Arjen Markus (10 february 2017) MathemaTcl is the name I chose for a collection of mathematical libraries (mostly from Netlib) that can be accessed from Tcl.

You can find the code here: [L1 ].

To build it (or parts of it) you need a C and possibly a Fortran compiler that can build extensions for your version of Tcl.

Currently the following extensions are available:

- CDFLIB - evaluate cumulative probability density functions and their inverses
- CEPHES - a library for evaluating special mathematical function, such as the various Bessel functions and exponential integral functions.
- FFTPACK - a one-dimensional FFT package (derived from the SLATEC library)
- GLOBAL - a package to find the global minimum of a function of one or several variables
- MILLER - a package containing several utilities by Alan Miller (currently: roots of a polynomial and a root of a function within a given interval)
- ORDERPACK - a library for a variety of ordering and ranking algorithms
- QUADPACK - a package for the automatic integration of functions over finite or infinite intervals
- RANDOM - a library to generate random numbers adhering to well-known distributions, such as normal, Student's t, chi-square etc.
- SPECFUNC - a collection of routines to evaluate special mathematical functions, such as Bessel functions of the first and second kind, exponential integrals and the like.
- STROUD - a collection of quadrature rules for regions like cubes, spheres, pyramids, various weighting functions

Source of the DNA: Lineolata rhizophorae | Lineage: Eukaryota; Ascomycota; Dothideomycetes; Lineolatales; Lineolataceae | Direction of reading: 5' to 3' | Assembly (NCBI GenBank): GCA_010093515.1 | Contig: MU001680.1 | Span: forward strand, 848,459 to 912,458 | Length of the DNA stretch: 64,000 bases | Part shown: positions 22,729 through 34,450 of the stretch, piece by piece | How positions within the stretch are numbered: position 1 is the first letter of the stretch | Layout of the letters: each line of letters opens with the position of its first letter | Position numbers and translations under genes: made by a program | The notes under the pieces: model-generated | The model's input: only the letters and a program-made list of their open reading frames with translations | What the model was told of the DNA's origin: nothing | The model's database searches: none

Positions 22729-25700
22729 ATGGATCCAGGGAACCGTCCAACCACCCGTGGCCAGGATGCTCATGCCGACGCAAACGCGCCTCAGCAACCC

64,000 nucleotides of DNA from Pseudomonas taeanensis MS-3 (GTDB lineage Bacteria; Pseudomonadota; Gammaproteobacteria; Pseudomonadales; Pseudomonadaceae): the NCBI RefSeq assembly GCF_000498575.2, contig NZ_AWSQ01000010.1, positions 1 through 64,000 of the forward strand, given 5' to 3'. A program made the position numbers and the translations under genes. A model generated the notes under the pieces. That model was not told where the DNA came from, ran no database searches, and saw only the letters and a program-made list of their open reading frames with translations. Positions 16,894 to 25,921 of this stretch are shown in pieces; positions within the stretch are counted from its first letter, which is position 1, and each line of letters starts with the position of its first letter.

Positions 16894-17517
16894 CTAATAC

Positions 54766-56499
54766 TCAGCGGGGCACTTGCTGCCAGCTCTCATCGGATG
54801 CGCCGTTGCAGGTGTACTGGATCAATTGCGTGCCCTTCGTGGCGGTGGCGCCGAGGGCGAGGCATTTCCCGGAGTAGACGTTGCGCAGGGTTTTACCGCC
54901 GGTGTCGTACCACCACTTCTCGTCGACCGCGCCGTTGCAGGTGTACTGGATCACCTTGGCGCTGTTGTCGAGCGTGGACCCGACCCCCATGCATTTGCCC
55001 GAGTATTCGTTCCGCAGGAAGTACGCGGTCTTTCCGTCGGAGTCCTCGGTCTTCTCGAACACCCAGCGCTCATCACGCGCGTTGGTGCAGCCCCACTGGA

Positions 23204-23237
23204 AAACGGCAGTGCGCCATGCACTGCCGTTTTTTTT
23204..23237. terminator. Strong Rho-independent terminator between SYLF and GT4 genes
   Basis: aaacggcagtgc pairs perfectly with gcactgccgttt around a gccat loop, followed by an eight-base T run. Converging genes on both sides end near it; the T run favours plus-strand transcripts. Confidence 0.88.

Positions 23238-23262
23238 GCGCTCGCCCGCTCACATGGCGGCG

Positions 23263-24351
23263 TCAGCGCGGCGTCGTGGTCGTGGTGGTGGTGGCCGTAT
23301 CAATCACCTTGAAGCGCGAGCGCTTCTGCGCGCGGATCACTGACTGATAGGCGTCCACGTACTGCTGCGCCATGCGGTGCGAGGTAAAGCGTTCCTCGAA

- WAVELIB - a library for wavelet transforms

Warning: This is work in progress at the moment. For most packages documentation is now available and several simple demonstrations, but they should be tested more extensively.

The build procedure has now been tested on a variety of systems (plain Windows, Cygwin and MinGw64/MSYS2 as well as Linux). Hm, the pkgIndex.tcl file may not be suitable yet for Linux, something I need to check.

**Important note:** I recently found out that for 64-bits platforms there is a portability problem - as I use "long" and "int" as equivalent data types, the code will likely not work properly if the C compiler distinguishes the two. This is NOT the case for MSVC++/Intel Fortran on Windows, but it is true for GCC (gcc/gfortran). I will have to revise the code to take care of this.

(updated: 19 september 2017)

# demo_fftpack.tcl -- # Demonstration of the FFTPACK wrapper # # Note: the transform is not normalised, hence the factor "size" # package require tcl_fftpack set size 101 set transform [::fftpack::createTransform1D $size] set PI [expr {acos(-1.0)}] for {set i 0} {$i < $size} {incr i} { lappend values [expr {0.4+cos(2.0*$PI*$i/100.0)+sin(4.0*$PI*$i/100.0)}] } set oldvalues $values set transformed [$transform forward $values] puts "Transform:" for {set i 0} {$i < $size/2+1} {incr i} { puts [format "%12.4f %12.4f" [lindex $transformed $i 0] [lindex $transformed $i 1]] } set reconstructed [$transform backward $transformed] puts "Reconstructed and old values (unnormalised):" for {set i 0} {$i < $size} {incr i} { puts [format "%12.4f %12.4f" [lindex $reconstructed $i] [expr {$size*[lindex $oldvalues $i]}]] }